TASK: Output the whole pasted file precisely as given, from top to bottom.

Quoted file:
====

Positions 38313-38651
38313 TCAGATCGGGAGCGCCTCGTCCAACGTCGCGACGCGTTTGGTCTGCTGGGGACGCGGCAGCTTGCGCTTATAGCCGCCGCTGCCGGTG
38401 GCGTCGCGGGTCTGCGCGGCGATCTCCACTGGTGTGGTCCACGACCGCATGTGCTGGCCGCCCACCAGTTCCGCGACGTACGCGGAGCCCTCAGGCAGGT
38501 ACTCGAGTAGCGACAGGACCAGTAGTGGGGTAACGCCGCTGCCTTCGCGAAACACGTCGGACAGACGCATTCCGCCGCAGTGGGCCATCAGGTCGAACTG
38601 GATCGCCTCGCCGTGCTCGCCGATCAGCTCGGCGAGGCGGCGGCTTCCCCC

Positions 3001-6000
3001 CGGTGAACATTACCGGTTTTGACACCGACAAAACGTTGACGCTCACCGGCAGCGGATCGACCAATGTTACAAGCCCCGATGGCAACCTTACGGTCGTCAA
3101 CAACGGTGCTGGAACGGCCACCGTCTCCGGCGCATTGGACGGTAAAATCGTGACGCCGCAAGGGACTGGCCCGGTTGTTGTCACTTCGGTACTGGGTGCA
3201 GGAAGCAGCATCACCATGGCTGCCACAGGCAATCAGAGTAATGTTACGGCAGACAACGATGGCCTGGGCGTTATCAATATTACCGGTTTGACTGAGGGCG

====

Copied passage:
Positions 38313-38651
38313 TCAGATCGGGAGCGCCTCGTCCAACGTCGCGACGCGTTTGGTCTGCTGGGGACGCGGCAGCTTGCGCTTATAGCCGCCGCTGCCGGTG
38401 GCGTCGCGGGTCTGCGCGGCGATCTCCACTGGTGTGGTCCACGACCGCATGTGCTGGCCGCCCACCAGTTCCGCGACGTACGCGGAGCCCTCAGGCAGGT
38501 ACTCGAGTAGCGACAGGACCAGTAGTGGGGTAACGCCGCTGCCTTCGCGAAACACGTCGGACAGACGCATTCCGCCGCAGTGGGCCATCAGGTCGAACTG
38601 GATCGCCTCGCCGTGCTCGCCGATCAGCTCGGCGAGGCGGCGGCTTCCCCC

Positions 3001-6000
3001 CGGTGAACATTACCGGTTTTGACACCGACAAAACGTTGACGCTCACCGGCAGCGGATCGACCAATGTTACAAGCCCCGATGGCAACCTTACGGTCGTCAA
3101 CAACGGTGCTGGAACGGCCACCGTCTCCGGCGCATTGGACGGTAAAATCGTGACGCCGCAAGGGACTGGCCCGGTTGTTGTCACTTCGGTACTGGGTGCA
3201 GGAAGCAGCATCACCATGGCTGCCACAGGCAATCAGAGTAATGTTACGGCAGACAACGATGGCCTGGGCGTTATCAATATTACCGGTTTGACTGAGGGCG